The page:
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$6.3 million in brownfields funding for communities

Release Date: 05/12/2006
Contact Information: Bonnie Smith, 215-814-5543

CANONSBURG, Pa. – EPA Regional Administrator Donald S. Welsh announced $6.3 million in brownfields funding for 28 projects to 23 organizations in the mid-Atlantic states for revitalizing industrial sites that are perceived to be contaminated. The announcement was made in Canonsburg, Pa. where four Pittsburgh-area grantees, from Washington and Allegheny County, were highlighted.

"Brownfields reclamation is one of the great environmental success stories of the past decade. The grants announced today will help reclaim Pennsylvania properties that have been unused for years, and turn those sites into assets for the community, the environment, and the economy,” said Donald S. Welsh, EPA regional administrator for the mid-Atlantic region.

Pennsylvania will get $2.5 million

The grants will fund assessments of sites that have potential for reuse, but are perceived to contain environmental pollution. The following recipients will conduct community-wide assessments for sites with hazardous substances or petroleum:

- The City of Philadelphia ($200,000)
- Palmerton Borough, Carbon County ($200,000)
- Allegheny County Redevelopment Authority ($200,000)
- West-to-West Coalition, 21 local governments in Western Pennsylvania's Monongahela River Valley ($200,000)
- Redevelopment Authority of the County of Washington ($400,000)
- Bucks County Redevelopment Authority ($400,000)

Brownfield Grants Announced – 5/12/06

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- Taylor Borough, Lackawanna County ($350,000) to assess the Taylor Colliery site

In Pennsylvania, EPA has also awarded cleanup grants to:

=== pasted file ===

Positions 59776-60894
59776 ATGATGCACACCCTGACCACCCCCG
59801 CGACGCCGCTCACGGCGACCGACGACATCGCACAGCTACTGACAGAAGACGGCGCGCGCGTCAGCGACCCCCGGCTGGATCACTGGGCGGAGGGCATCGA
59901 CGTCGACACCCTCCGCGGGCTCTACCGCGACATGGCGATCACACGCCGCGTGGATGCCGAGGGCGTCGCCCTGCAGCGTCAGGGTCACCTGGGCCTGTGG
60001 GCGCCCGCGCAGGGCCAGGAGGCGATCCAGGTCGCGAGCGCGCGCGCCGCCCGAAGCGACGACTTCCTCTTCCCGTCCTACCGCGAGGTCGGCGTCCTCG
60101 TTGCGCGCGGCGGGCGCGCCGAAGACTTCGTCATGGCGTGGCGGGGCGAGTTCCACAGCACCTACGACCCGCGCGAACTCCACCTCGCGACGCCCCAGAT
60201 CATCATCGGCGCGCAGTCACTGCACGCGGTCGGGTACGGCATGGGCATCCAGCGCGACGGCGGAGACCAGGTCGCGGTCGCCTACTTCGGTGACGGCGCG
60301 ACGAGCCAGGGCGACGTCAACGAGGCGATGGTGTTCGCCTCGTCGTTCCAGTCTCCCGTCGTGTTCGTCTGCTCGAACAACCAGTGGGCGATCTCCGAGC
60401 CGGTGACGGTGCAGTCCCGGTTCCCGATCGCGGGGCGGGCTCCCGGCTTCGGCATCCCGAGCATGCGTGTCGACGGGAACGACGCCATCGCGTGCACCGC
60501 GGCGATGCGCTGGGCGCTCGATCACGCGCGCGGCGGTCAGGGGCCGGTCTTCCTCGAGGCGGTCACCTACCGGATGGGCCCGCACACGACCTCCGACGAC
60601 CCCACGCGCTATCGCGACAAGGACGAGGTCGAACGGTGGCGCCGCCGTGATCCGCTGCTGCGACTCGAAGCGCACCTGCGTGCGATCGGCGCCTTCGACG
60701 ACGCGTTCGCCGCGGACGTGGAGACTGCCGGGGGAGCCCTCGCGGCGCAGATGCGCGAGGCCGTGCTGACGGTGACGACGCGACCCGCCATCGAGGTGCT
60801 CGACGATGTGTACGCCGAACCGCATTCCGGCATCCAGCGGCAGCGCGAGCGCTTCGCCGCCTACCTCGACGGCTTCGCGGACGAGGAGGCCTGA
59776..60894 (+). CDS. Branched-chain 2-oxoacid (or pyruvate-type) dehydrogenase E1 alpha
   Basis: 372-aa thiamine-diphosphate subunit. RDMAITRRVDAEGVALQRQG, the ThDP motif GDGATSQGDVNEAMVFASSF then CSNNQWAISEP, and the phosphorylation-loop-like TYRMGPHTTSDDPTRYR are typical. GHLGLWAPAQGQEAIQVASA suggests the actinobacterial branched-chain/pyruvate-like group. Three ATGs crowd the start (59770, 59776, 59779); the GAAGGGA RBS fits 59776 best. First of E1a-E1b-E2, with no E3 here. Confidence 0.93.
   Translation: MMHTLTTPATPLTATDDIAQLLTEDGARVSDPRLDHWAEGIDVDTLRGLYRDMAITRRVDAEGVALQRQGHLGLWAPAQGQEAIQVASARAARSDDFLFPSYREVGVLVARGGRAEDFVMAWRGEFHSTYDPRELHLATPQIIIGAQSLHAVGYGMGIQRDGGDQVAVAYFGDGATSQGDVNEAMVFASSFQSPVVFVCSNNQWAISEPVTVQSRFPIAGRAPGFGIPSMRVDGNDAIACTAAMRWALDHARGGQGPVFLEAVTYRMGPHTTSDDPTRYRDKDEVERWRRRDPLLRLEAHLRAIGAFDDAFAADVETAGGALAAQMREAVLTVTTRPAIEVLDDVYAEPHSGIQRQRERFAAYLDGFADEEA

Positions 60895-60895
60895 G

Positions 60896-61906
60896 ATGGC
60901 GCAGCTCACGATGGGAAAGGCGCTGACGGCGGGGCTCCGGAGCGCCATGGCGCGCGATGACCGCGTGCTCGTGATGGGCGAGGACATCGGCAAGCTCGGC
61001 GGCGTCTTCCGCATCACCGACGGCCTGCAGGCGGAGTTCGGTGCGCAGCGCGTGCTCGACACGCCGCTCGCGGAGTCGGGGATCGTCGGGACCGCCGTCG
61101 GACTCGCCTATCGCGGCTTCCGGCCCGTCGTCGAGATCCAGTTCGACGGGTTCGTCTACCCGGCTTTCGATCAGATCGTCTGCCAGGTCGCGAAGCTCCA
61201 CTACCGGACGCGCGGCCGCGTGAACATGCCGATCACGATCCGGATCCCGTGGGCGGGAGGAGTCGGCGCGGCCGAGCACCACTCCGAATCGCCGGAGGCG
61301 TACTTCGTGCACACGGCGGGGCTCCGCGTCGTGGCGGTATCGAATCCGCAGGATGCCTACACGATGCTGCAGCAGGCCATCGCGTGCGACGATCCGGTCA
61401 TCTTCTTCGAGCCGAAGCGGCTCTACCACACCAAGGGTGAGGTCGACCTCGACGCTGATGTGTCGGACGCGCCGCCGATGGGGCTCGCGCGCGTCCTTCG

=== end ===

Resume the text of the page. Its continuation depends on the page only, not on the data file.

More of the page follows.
- Washington County Authority ($200,000) for the Sherwood Towers property
- Washington County Authority ($150,000) for the Maintenance Shops property
- Johnstown Redevelopment Authority ($200,000) for the Rosedale KOZ/Ore Yard site

West Virginia will get $1.4 million

The majority of the eight grants will fund assessments of sites that have potential for reuse, but are perceived to have environmental pollution. The following recipients will conduct community-wide assessments of sites that may be contaminated by hazardous waste:

- Point Pleasant, Mason County ($200,000)
- City of Ranson, Jefferson County ($200,000)
- Monongalia County ($198,046)
- Wyoming County Economic Development Authority ($200,000)
- West Virginia Economic Development Authority ($200,000)

EPA has also awarded cleanup grants for:

- Quality Foundry, City of Clarksburg, Harrison County ($80,000)
- Former Adamston Flat Glass site, City of Clarksburg ($150,000)
- Former Barboursville Brickyard, Village of Barboursville, Cabell County ($200,000)

Delaware will get $1.2 million

A $1 million grant will establish a revolving loan fund managed by the state’s Department of Natural Resources and Environmental Control. Communities will be able to borrow the funds at low-interest to undertake brownfields cleanup and assessment projects.

Funds for city-wide assessment for hazardous substances:

- City of Wilmington ($200,000)

Maryland will get $600,000

EPA has awarded cleanup grants to:

- Center for the Aquatic Life and Conservation, Baltimore ($200,000)

- City of Baltimore ($200,000) for the 101 West Garrett Street site

A community-wide assessment grant was awarded to the:

- Baltimore Development Corporation ($200,000)

Virginia will get $600,000

- City of Roanoke ($400,000) - $200,000 for hazardous substance site assessment, $200,000 for petroleum site assessment
- City of Richmond ($200,000) - community-wide assessment

The reuse of brownfields builds stronger communities. Productive brownfields sites improve the economic vitality of a town and its environment. For more information on the grants announced today, please visit EPA’s website:

Since its inception in 1995, the Brownfields program has awarded 883 assessment grants totaling $225.4 million, 202 revolving loan fund grants totaling $186.7 million, and $42.7 million for 238 cleanup grants.

Nationwide, EPA’s brownfields assistance has leveraged more than $8.2 billion in private investment, helped create 37,525 jobs, and resulted in the assessment of 8,374 properties and the cleanup of 93 properties. The funds are being made available under the Brownfields legislation signed into law by President Bush on January 11, 2002.